How to Use College Savings to Pay for Classes Not Covered by Financial Aid

Young people with special needs may be looking forward to becoming full-time college students, or they may wish to take just a course or two for a specific purpose or to see whether college is the right choice for them. However, non-degree-seeking students are not eligible for federal student aid, so students and their parents may need to consider other methods of paying for college expenses. A 529 plan can be a good option.

New York’s 529 College Savings Program allows one to save for oneself or for a child, grandchild or friend. Funds can be used at eligible two- or four-year colleges or vocational schools anywhere in the country, for tuition, books and certain housing and food expenses. Qualified withdrawals are federally tax-free and earnings grow federally tax-deferred. Additionally, up to $5,000 (or $10,000 for married couples filing jointly) in contributions may be deducted from one’s New York state tax return. A range of stock investments is available, managed by Vanguard.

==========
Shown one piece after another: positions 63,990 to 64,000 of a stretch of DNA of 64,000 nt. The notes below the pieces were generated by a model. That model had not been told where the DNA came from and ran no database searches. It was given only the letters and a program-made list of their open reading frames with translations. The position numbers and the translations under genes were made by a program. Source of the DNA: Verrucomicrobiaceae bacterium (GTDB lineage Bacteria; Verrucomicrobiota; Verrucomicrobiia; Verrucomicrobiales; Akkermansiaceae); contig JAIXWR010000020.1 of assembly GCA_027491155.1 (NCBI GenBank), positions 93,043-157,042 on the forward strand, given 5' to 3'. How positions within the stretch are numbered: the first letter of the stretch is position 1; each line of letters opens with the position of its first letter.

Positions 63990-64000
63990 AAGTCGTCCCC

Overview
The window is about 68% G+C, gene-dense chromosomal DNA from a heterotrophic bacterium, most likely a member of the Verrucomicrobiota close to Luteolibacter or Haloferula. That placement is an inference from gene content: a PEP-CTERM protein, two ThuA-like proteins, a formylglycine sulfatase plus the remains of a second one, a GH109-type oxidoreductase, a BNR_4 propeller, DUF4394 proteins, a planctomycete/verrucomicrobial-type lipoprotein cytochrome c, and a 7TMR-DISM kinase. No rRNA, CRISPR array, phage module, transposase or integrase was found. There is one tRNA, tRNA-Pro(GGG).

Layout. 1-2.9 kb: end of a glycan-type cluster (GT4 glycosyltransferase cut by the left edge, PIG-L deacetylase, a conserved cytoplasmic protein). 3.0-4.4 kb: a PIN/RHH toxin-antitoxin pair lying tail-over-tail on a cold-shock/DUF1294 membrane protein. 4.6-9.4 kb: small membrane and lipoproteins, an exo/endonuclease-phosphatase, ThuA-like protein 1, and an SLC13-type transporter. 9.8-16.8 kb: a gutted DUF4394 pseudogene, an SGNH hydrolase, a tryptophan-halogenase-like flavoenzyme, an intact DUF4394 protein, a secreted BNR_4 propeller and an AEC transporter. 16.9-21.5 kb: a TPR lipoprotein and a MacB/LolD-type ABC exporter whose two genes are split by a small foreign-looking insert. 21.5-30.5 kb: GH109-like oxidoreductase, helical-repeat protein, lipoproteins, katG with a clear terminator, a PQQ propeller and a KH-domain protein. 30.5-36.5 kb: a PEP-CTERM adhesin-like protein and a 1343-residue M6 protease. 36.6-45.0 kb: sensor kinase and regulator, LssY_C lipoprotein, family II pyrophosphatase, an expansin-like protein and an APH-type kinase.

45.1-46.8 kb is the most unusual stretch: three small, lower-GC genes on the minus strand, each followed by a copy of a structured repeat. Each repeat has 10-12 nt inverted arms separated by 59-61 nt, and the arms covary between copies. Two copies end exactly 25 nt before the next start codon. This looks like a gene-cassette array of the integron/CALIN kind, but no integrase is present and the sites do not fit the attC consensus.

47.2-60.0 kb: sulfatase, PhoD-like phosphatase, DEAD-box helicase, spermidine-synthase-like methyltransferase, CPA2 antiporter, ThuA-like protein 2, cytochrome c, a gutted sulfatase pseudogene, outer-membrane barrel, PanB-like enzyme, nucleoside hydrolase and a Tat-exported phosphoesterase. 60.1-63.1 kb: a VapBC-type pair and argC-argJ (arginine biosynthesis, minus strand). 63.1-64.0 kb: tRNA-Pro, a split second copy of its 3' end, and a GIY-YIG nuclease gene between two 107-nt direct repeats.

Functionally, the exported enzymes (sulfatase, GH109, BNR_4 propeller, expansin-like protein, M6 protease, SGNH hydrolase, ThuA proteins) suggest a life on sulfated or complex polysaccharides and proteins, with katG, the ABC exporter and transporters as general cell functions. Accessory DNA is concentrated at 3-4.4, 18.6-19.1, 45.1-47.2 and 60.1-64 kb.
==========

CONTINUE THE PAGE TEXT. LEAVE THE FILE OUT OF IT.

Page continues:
The additional benefit of 529 plans is that the funds may be used by students who are only taking a class or two and therefore not eligible for federal student aid. Students should check to be sure the institution where they plan to study qualifies as one where students can use 529 funds, and they should check with the school about their status: institutions may have different rules regarding undeclared majors or half-time status that affect eligibility for student aid.

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